Research Centre for Learning and Teaching

Staff Profile

Ulrike Thomas

CfLaT Research Associate




 I initially joined the Research Centre for Learning and Teaching in 2007 as the part-time Co-ordinating editor of the Learning and Teaching Update - a publication for secondary school teachers which was published by Optimus Education and which included articles written by a wide range of contributors from teachers around the country, to academics ( including Dylan Wiliam, Neil Mercer, Gordon Wells, Guy Claxton and Maurice Galton). 

My role as Co-ordinating editor introduced me to a wealth of innovative practice and theory in the field of Education and it is this work that has inspired my current research.


Research Interests (see 'Research' for more detail):


  • Innovative curriculum and pedagogy

I am currently working with Professor David Leat on research projects  which are exploring how teachers/schools and their partner organisations innovate (in terms of curriculum and pedagogical developments) in an era of high accountability. I am particularly interested in the support ( relationships)  and infrastructure required to create sustainable innovation.


  • Interviewing 

In my capacity as a researcher I have been developing my role as an interviewer on a wide range of projects. I am particularly interested in developing techniques and tools for interviewing which encourage a more ethical, participatory and meaningful exchange. I have focussed particularly on the use of mediating activities, including the use of visual methods, in order to explore how to encourage greater participation in both the interview itself and the interview analysis.


  • Physical Learning Environments 

My interests in innovative curriculum and pedagogy and interviewing have converged in recent research that I have undertaken with Dr Pamela Woolner as we have begun to explore the role of the physical learning environment on teaching,learning and school change. Using a range of participatory methods we have been working with teachers and pupils to develop their awareness and understanding of physical space in order to encourage them to make appropriate improvements to their environment.



Enquiry-Based Learning / Project -Based Learning Research project

The Enquiry-Based Learning / Project -Based Learning Research project which I am working on with Professor David Leat, is intended to support schools and teachers who wish to offer more enquiry/project based learning to their students, where possible drawing upon the people, resources and issues in the locality. The aim is to generate a positive reputation for enquiry in NE England and have a positive impact on the educational experience of learners in any phase or sector.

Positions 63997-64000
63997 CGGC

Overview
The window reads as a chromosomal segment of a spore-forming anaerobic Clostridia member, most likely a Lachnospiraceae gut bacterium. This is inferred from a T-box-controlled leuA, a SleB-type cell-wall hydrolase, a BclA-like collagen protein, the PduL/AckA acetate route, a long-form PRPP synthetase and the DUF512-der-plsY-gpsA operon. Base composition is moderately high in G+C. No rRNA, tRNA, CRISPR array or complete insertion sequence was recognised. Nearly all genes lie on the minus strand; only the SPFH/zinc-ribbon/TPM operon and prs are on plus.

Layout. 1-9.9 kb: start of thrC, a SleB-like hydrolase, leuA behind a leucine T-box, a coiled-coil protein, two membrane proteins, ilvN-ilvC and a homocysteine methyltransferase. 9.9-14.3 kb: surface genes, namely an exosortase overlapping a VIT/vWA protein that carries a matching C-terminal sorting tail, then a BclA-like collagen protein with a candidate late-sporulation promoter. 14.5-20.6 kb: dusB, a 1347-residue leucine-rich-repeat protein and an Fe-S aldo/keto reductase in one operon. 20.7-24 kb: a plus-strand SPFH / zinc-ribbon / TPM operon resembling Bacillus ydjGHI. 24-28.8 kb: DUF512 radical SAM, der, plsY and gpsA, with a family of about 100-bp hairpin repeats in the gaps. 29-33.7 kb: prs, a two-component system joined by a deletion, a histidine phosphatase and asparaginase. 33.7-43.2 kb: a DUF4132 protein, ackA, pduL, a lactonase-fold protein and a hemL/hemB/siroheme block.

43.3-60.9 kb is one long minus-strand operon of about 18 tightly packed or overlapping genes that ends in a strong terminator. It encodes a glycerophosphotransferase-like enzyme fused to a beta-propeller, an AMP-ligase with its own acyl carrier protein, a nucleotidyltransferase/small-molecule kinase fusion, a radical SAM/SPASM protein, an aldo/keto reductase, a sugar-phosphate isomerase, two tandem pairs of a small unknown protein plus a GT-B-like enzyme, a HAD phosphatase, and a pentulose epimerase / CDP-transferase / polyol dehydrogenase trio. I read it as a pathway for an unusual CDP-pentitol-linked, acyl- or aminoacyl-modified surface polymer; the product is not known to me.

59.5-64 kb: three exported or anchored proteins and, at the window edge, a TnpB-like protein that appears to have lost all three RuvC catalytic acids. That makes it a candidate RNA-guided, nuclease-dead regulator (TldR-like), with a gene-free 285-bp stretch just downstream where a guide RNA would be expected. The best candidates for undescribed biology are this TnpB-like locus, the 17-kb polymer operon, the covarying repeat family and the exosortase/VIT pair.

This project is best described as Research and Development.  It is iterative and periods of innovation and idea development will be interspersed with trialling and investigating practice, through collaboration with local stakeholders. 

We are currently working on an ESRC Impact Acceleration Account project in which we are working with a range of partners to create a model of Community Curriculum Making. This project will end with a dissemination event in July 2016.


Skype Grannies Research Project (completed)

This research project explored the logistics/practicalities of engaging Skype mediators in a variety of curriculum contexts and investigated early indications of pedagogical and curriculum impact, through interviews, written evidence and the recording of Skype sessions. The project was a partnership with the Digital Interaction Group, Culture Lab and participating schools  (two primary schools and three secondary schools). Initial findings from the research were presented at the British Educational Research Association Conference (BERA) 2014.



Physical Learning environments 

During recent consultancy work with a local Primary school I worked as part of a CfLaT team in which we worked collaboratively with the school staff to help them explore their school space and the changes that were needed in light of increasing pupil numbers. This led to a successful application for funding from the Institute for Social Renewal in which Dr Pam Woolner and I  built on the consultancy work undertaken with the teachers and extended it to include the participation of the pupils. We developed both new techniques for mediated interviewing using ipads and photography and also involved the teachers in more detailed work which included studying school plans and visits to other school premises to help build understanding.

Pam Woolner and I are currently working on a research project funded by the Estates Department here at Newcastle University. This research is exploring the views of academics and students with regard to the teaching and learning spaces they encounter and their fitness for purpose. We are also evaluating a range of furniture and technology options which are being trialled across campus and which have been designed to create greater flexibilty. This project is due to end in July 2016.